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Verizon Terremark says the new cloud offering will use innovations like disaggregated rack design and SDN to boost performance

Verizon Terremark says the new cloud offering will use innovations like disaggregated rack design and SDN to boost performance

Culminating two and a half years of research and development, Verizon on Thursday announced the launch of a public cloud portfolio based on a radically revised architecture to its existing datacentre designs. The focus is on cloud compute and cloud storage platforms, which the company says will help give enterprises more control over their virtual machines.

Verizon may not be the first company that comes to mind when one thinks public cloud but the company has for the past five years held a mixed portfolio of managed services and colocation, and since its acquisition of Terremark in 2011, infrastructure as a service – the Enterprise Cloud.

But over the past two years the company has been working with a number of partners on developing its own software defined networking capability, and has partnered with a high profile technology company on disaggregated datacentre design (it’s not Intel or the Open Compute Project) to deliver a built-from-scratch cloud architecture that Verizon says will “fundamentally change how public clouds are built.”

The new cloud compute platform is built on top of Cloud Stack and uses modified Xen hypervisor technology , and John Considine, chief technical officer of Verizon Terremark says that the company wanted to focus on a public cloud offering that delivers more a more fine-grained approach to managing workloads.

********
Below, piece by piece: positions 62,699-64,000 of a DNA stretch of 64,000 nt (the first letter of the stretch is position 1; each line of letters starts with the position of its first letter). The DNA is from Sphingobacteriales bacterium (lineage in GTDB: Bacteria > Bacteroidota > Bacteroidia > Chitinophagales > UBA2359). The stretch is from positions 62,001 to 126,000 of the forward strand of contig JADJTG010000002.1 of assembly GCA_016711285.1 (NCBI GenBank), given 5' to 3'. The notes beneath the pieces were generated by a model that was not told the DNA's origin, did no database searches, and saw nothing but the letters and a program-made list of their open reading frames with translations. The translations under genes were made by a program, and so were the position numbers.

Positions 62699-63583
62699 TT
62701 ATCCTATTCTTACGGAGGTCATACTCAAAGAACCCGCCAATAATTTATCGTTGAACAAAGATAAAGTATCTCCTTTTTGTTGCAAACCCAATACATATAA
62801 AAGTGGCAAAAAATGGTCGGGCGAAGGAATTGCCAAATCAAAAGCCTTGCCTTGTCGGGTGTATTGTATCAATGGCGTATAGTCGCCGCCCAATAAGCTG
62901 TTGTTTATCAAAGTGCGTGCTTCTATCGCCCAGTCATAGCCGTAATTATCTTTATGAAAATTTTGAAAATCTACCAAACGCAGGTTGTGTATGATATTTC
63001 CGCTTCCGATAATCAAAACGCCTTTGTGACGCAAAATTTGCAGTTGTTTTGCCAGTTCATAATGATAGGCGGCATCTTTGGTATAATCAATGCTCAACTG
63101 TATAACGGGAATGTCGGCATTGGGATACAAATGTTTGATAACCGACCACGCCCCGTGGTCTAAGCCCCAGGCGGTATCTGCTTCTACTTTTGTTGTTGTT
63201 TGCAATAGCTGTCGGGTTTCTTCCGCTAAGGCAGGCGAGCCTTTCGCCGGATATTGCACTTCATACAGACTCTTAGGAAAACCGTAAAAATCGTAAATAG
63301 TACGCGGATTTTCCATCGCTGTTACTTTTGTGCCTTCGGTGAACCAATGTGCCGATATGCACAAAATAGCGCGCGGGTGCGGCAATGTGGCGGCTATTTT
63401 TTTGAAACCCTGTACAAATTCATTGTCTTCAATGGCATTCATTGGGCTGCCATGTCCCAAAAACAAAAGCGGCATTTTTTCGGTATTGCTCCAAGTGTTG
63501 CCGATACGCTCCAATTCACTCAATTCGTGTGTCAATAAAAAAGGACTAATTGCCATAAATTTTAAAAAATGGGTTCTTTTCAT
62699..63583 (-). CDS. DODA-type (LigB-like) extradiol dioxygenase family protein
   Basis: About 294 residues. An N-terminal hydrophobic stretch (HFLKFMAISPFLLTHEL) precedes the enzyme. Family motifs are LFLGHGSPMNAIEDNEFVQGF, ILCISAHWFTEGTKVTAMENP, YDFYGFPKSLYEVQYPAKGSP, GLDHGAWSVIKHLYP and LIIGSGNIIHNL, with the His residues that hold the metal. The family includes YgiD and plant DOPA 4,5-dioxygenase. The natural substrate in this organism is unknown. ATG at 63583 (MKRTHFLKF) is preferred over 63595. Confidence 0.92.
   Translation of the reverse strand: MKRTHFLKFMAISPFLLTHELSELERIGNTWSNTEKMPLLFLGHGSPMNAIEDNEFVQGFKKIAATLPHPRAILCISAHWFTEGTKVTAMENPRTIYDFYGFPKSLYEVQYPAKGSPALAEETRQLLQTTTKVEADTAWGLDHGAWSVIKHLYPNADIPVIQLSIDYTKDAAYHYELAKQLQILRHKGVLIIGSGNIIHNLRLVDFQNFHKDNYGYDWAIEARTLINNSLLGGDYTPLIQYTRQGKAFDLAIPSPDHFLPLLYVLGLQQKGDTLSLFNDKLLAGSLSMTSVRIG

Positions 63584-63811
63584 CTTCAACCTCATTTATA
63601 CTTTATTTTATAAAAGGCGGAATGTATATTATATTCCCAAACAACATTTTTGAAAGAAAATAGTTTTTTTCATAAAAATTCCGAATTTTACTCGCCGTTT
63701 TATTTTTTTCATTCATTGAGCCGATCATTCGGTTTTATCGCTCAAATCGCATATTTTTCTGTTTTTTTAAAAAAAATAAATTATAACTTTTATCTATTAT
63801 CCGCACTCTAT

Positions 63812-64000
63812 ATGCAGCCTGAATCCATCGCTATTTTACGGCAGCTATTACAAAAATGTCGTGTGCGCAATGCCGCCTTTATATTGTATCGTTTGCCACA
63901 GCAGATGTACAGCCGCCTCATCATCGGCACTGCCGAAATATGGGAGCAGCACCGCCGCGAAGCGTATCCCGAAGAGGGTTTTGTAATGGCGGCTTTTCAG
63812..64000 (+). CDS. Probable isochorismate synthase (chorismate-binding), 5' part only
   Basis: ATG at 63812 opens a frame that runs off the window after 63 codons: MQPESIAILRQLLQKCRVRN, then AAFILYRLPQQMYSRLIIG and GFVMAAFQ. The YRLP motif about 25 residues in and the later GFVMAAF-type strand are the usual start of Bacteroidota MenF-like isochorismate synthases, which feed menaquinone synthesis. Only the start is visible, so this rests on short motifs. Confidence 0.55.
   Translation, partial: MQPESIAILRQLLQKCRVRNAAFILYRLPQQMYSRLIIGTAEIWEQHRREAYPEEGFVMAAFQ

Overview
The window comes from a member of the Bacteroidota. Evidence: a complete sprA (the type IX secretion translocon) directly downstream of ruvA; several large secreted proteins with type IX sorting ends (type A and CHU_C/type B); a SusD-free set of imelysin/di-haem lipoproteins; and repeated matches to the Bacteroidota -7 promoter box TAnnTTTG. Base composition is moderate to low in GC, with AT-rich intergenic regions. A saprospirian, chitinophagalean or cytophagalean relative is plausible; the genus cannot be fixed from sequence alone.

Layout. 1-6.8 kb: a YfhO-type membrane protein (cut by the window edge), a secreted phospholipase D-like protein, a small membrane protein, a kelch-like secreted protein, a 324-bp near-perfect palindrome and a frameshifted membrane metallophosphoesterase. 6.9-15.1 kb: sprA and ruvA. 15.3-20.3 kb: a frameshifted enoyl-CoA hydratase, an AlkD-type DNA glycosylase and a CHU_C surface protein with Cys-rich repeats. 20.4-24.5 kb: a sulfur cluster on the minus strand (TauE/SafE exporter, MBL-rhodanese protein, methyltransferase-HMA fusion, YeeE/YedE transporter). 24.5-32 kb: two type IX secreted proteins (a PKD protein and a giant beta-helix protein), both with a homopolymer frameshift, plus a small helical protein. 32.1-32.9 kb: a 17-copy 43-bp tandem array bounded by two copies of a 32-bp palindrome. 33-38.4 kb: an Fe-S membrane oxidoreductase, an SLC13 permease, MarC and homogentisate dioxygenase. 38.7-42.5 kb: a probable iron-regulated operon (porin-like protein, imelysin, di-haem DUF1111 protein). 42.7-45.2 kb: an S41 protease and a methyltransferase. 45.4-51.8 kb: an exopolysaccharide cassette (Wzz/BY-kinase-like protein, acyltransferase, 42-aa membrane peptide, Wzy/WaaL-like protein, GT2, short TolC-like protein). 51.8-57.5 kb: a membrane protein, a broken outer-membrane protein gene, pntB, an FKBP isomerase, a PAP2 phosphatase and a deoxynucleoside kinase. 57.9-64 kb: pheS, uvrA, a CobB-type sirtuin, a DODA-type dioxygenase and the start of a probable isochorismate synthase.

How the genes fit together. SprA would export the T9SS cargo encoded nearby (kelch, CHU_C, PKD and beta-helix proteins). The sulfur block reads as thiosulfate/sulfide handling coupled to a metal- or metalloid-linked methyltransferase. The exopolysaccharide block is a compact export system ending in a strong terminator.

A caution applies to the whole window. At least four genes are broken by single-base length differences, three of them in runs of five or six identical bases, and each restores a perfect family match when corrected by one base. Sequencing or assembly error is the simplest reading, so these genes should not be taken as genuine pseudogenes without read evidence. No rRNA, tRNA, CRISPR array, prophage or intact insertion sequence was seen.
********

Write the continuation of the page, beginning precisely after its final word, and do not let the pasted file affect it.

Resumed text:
“We’ve introduced a concept called ‘reserved performance’, which allows customers to select the performance level for compute but also for networking assets on a per VM and per element basis, and we guarantee that performance no matter what’s happening,” Considine told Business Cloud News. “No more noisy neighbour, no more spikes causing your system to vary in terms of its performance.”

“We have the ability to shape the traffic at the hypervisor level which no one else is doing, at the storage controlling nodes and in the network itself, which was developed from our investments in software defined networking,” he added.

Considine says that if customers want the “cheap and cheerful” environments on offer from players like Amazon Web Services, Microsoft and Google, customers can simply turn the knob on a variety of settings at the VM level in order to replicate the performance attributes of big public clouds. But if customers want to tweak their cloud environments for certain workloads that tend to work better in private cloud environments – say, an employee-facing multi-module ERP or client support system, Considine says they can do that too.

“We recognise that in the enterprise, even in corporate datacentres, that performance management is very difficult. We spend a lot of time tuning the infrastructure to deliver the application performance you need,” Considine says. “We thought there was an opportunity to expand the workloads that can go into the clouds by focusing on the problems and inhibitors, like control.”

The company also revealed its object-addressable, multitenant storage platform, which along with the compute platform is now available as a beta programme for customers to sign up. Both platforms will be available in the company’s datacentres in Virginia, Colorado, Florida, California, Amsterdam, London and Sao Paolo, but initial customers will be served through its Virginia facility until demand picks up. No word on pricing yet, but Considine assures BCN that the new offerings will be “very, very price competitive.”

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